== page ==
England has a remarkably good track record on LGBTQ rights in comparison to many other countries and with laws against discrimination based on sexuality and gender identity, it means that the country is a relatively safe haven. There are plenty of budding queer events and spaces around the country too, allowing LGBTQ people to feel as cultured as they do safe.
Sadly though, in the country’s capital of London, LGBTQ spaces are dwindling. Between the economic recession of 2008, which has been hungrily swallowing up unprofitable businesses ever since and gentrification, the queer friendly spaces that those in the capital once knew and loved are being taken away.
One the one hand, business are losing money as people make new queer spaces e.g by using hookup apps or social media to find one another and therefore don’t need LGBTQ bars and clubs to meet other queer people. Gentrification meanwhile, is the process of wealthier people and developers coming into urban spaces and taking them over and so as the money moves in, those with less of it have no choice but to move out.
The issue with this is that queer culture still needs to thrive – even when it’s going on on Twitter or Facebook or anywhere else, in person it still matters. The fact that it is being threatened is a great source of concern for those who visit queer London’s queer spaces and who have also been employed or had performances at these places for years. Furthermore, the rising number of homophobic attacks in the capital highlight the need for safe spaces for queer people.
Cabaret compére Benjamin Louche explains:
“It’s extraordinarily short-sighted to think that decimating cultural centres in pursuit of quick profits won’t come back and bite you. With venues closing, those that are still holding on feel pressure not to programme anything too challenging or unusual; this narrowing of output can only be a bad thing.”
While writer and performer Rosie Garland (better known as Rosie Lugosi the Lesbian Vampire Queen) adds that:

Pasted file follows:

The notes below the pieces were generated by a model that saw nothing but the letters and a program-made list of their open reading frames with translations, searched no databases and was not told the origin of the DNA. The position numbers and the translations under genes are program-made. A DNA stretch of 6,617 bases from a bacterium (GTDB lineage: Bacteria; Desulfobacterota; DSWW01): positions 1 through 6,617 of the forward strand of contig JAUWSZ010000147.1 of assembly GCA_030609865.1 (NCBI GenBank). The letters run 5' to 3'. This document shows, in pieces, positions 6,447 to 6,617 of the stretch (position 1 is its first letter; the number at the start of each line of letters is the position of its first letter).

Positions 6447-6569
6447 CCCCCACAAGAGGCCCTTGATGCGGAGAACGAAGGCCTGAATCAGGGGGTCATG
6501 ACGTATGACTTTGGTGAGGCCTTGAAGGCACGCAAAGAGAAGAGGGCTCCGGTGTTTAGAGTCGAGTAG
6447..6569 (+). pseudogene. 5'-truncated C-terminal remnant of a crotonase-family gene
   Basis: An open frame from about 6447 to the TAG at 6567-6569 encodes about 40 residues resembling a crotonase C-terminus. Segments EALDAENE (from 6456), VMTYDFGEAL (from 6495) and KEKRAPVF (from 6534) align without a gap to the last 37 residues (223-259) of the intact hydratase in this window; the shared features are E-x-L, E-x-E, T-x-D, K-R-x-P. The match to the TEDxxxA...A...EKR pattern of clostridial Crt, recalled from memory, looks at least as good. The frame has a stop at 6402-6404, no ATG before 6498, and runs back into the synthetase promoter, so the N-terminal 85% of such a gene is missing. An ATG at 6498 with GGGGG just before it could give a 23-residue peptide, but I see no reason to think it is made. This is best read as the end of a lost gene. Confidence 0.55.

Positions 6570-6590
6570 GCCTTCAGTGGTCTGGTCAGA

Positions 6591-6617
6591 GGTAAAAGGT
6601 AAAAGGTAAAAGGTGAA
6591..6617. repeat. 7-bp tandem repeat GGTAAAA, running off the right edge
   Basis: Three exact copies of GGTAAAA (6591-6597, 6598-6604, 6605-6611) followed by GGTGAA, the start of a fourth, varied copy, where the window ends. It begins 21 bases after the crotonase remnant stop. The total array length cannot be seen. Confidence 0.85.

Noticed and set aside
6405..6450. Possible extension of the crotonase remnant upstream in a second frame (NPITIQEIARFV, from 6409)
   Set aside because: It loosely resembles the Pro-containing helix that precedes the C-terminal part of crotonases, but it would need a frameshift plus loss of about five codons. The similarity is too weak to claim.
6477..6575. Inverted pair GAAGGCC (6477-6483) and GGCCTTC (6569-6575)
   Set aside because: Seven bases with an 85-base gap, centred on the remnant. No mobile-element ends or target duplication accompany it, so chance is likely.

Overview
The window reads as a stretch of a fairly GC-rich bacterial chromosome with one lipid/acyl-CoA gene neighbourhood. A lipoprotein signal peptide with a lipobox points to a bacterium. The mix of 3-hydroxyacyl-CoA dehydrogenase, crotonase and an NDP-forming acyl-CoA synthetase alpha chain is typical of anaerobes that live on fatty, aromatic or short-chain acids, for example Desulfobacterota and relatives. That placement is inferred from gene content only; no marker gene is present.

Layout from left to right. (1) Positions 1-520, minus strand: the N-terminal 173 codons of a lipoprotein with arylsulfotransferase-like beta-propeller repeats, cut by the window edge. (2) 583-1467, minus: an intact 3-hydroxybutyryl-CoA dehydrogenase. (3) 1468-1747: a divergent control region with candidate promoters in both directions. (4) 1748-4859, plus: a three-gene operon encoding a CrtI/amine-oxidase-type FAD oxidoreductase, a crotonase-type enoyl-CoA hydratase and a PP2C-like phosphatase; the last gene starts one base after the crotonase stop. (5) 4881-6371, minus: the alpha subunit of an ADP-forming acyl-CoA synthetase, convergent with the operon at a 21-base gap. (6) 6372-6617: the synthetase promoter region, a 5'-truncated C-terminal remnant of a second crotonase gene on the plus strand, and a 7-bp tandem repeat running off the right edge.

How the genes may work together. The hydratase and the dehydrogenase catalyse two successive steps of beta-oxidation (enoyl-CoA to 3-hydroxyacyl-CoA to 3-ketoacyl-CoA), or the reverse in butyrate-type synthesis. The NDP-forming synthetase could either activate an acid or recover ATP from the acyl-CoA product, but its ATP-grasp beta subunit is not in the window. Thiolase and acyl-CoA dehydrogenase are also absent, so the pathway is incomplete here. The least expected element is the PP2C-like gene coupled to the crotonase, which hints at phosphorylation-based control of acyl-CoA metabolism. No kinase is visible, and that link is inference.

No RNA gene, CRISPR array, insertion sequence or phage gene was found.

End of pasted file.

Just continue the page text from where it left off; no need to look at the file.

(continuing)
“Some of it is connected to the economic downturn for sure. Fringe venues and fringe events exist on the boundaries. Whatever is liminal is the first to get knocked back when the money runs out. Those of us who live on the edges of things have less money to go out in the evening, which leaves the streets to the suits.”
It’s never been more important to keep finding new meeting spaces, to keep fundraising, to keep going. Those who say we don’t need spaces to meet and be our different selves have clearly never felt isolated. Those who say that we’re all safe in mainstream clubs are being suckered in by the assimilationist lie. Those who say the battles have all been won never really had any battles to fight.”
So what can be done to combat the loss of London’s queer identity?
Community group The Queer Alternative (TQA) pushes for LGBTQ visibility in alternative cultures (punk, rock, metal etc.) and founding member KG Orphanides states that “we need to support the venues we still have” and that “as individuals, we need to support venues and promoters: go out to events, spend money over the bar.”
Although Candy Soho, Manbar, Royal Vauxhall Tavern are three famous queer spaces that have been shut down or sold off, spaces like the Black Cap have been saved by the council (it was going to be turned into a block of flats), queer/cabaret venue The Glory has just opened and the Save Soho campaign is also ongoing. That’s certainly hopeful, but if we do not heed Orphanides’ words, London’s queer losses could soon become even greater.
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